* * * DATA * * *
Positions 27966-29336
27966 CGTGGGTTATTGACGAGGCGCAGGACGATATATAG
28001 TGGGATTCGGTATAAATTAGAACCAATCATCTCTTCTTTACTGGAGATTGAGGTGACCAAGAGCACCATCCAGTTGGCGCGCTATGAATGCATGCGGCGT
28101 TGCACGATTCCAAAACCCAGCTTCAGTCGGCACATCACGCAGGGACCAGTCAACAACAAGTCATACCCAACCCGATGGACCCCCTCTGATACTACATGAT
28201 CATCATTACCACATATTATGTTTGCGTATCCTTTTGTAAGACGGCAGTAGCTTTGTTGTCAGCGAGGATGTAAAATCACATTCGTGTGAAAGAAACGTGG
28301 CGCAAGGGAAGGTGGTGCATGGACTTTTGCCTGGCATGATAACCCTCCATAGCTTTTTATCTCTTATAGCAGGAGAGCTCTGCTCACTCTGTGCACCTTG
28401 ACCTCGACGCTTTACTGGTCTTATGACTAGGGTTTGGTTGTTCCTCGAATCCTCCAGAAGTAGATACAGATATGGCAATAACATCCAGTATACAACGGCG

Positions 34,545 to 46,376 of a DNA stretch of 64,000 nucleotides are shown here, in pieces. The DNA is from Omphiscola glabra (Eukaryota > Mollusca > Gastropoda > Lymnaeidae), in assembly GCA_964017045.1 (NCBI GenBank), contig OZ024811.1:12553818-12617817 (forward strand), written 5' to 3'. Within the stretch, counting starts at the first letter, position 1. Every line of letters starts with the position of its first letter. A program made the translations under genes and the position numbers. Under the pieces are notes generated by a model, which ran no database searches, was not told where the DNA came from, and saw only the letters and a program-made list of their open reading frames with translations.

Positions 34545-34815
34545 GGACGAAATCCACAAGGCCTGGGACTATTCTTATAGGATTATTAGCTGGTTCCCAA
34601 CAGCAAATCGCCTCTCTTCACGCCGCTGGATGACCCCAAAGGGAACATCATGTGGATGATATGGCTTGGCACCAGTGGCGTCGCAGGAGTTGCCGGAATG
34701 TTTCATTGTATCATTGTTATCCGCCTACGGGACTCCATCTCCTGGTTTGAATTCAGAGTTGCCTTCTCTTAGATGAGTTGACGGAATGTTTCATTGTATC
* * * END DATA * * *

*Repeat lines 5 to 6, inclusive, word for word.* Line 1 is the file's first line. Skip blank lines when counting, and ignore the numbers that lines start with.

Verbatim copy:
28201 CATCATTACCACATATTATGTTTGCGTATCCTTTTGTAAGACGGCAGTAGCTTTGTTGTCAGCGAGGATGTAAAATCACATTCGTGTGAAAGAAACGTGG
28301 CGCAAGGGAAGGTGGTGCATGGACTTTTGCCTGGCATGATAACCCTCCATAGCTTTTTATCTCTTATAGCAGGAGAGCTCTGCTCACTCTGTGCACCTTG